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Books by Grigory Yavlinsky
The Center for Economic and Political Research (EPIcenter)
Moscow, May 1992


The scope of the programme proposed by George Bush - 24 billion dollars for only one year - defies imagination. This is roughly a third of the former USSR's existing foreign debt piled up over the years of the Cold War and perestroika.

The first large part of this sum - 11 billion - mainly consists of the credit lines opened already in late 1990 and 1991. It is "old" money confirmed by the G7 countries in view of their growing trust in Boris Yeltsin and the new Russia. It amounts to tied-up credits conditioned by the import of commodities precisely from these countries.

The second part of the sum - 2.5 billion dollars - is a deferment of payments on the debt to official Western creditors, granted until June 30, 1992, whereupon negotiations will have to be resumed. This is forced aid - the republics of the former USSR are incapable of servicing the debt.

The third part - the receipt of 4.5 billion dollars from international financial organizations after Russia's entry to the IMF.

This is a standard and natural course of events.

Lastly, a new element in the US President's initiative - 6 billion dollars intended to build up the stabilization fund of the rouble for Russia. It is not worth counting on the sale of this entire sum inside the country - the fund as such is not being set up: these are the credit lines opened by the G7 countries, and control over the expediency of using them will evidently be granted to the IMF leadership. From Poland's experience we know that the formation of a stabilization fund is an attractive form of aid for donor countries, since it requires no money - resources from this fund are practically not issued to the country. The ideology of setting up a stabilization fund is aid for self-aid. This is mainly moral, not financial support.

Thus, so far aid to reforms in Russia is expressed in fulfilling the old promises (not in full volume), by natural progress and moral political support. In effect, the initiative amounts not to allotting money, but to restructuring already allotted resources.

A few facts for the sake of comparison. The volume of foreign aid promised the USSR in 1990-1991 amounted to about 80 bullion dollars. On January 22, 1992 Germany passed a decision to limit the issue of guarantees on export credits for the republics of the former USSR to a ceiling of DM 5 billion, instead of the 16 billion promised earlier. In his April 1 speech George Bush confirmed the objective of minimizing the "new" money.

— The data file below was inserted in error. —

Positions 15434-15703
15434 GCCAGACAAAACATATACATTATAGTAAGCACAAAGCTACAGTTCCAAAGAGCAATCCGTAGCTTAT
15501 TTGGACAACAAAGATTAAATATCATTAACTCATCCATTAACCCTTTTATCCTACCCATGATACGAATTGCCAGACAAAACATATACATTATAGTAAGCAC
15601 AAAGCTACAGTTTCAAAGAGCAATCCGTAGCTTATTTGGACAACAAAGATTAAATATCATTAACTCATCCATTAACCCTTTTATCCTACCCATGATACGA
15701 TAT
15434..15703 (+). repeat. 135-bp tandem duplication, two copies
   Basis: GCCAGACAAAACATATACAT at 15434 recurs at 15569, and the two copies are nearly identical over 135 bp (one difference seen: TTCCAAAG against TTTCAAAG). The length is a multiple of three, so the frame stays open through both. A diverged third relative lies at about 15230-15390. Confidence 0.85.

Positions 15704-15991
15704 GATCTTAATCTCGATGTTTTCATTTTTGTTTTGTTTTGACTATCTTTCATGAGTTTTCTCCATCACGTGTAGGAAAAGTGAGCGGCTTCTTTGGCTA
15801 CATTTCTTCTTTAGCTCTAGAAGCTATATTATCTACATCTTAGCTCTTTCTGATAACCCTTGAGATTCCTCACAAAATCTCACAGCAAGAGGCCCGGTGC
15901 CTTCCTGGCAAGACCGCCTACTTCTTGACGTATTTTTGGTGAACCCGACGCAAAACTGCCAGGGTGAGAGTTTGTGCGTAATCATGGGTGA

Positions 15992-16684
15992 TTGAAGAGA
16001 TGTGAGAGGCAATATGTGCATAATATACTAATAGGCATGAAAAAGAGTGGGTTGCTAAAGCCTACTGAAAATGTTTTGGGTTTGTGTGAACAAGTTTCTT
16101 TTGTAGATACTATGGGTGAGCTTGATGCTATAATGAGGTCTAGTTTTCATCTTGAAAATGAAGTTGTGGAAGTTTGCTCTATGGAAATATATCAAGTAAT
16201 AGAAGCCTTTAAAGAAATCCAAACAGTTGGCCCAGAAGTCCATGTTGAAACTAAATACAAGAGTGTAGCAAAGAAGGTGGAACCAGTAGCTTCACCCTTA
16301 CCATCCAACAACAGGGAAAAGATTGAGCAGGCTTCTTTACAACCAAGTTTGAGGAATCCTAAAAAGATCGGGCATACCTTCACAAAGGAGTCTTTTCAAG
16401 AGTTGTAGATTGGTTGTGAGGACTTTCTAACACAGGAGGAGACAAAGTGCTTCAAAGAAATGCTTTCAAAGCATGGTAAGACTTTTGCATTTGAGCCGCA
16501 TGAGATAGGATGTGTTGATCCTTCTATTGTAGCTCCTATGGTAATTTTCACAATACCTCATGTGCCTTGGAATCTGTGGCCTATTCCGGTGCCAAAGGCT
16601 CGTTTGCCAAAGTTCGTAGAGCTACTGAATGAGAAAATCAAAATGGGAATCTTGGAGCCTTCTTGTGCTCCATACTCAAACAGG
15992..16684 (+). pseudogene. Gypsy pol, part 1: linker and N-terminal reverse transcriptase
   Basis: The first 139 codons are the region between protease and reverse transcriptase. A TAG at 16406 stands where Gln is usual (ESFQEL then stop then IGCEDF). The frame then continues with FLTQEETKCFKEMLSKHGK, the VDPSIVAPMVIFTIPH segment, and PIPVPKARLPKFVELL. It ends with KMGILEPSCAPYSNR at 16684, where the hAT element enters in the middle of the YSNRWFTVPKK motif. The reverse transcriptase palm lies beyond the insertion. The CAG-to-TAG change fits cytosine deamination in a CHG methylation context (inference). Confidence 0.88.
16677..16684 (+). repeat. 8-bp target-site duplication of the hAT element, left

It is erroneous to say that this is an up-dated edition of the Marshall Plan (under which, incidentally, aid was mainly given gratis). It is not worth engaging in wishful thinking.

Thus, the real content of the promised billions has no relation whatsoever to the Marshall Plan. It is impossible that a government whose principal merit is said to be high professionalism should not understand this.

So, what is the matter? Perhaps this is auto-suggestion coupled with mass hypnosis? Surely rank-and-file Americans already believe that they have given us 24 billion and we are sure that we have already received them. The situation in our economy is too complicated and will most likely take a turn for the worse by the end of the year. We believe that the aid given uss will not fundamentally alter this situation.

But can it be said that an appraisal of the announced aid programme must be negative? By no means. The statement made by the US President on April 1, 1992 may usher in a fundamentally new stage in Russia's economic relations with the rest of the world. Everything, however, depends on whether the political importance of this step will be understood in Russia and how responsible and competent will be the Russian leadership's attitude to the given question.

The present-day government must be aware that the avalanche-like disintegration of the federal state that has occurred, the failure of the first stage of economic reform, the threat that has arisen over discrediting the legislative bodies, Russia's chaotic decentralization and accelerated disintegration, and the possible loss of the chance of cooperation with the West are all associated with it?